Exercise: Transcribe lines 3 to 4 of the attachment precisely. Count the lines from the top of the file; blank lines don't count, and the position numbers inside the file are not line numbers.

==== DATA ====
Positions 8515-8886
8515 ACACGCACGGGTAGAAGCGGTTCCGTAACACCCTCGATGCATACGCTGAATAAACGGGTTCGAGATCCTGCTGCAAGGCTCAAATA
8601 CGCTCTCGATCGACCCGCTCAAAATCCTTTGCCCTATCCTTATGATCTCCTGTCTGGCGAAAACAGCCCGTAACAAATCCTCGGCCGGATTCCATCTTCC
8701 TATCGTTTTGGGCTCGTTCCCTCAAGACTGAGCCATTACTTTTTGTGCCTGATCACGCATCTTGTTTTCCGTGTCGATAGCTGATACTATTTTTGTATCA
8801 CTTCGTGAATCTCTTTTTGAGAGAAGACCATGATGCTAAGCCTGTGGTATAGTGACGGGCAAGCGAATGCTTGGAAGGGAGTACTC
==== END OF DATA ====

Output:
8601 CGCTCTCGATCGACCCGCTCAAAATCCTTTGCCCTATCCTTATGATCTCCTGTCTGGCGAAAACAGCCCGTAACAAATCCTCGGCCGGATTCCATCTTCC
8701 TATCGTTTTGGGCTCGTTCCCTCAAGACTGAGCCATTACTTTTTGTGCCTGATCACGCATCTTGTTTTCCGTGTCGATAGCTGATACTATTTTTGTATCA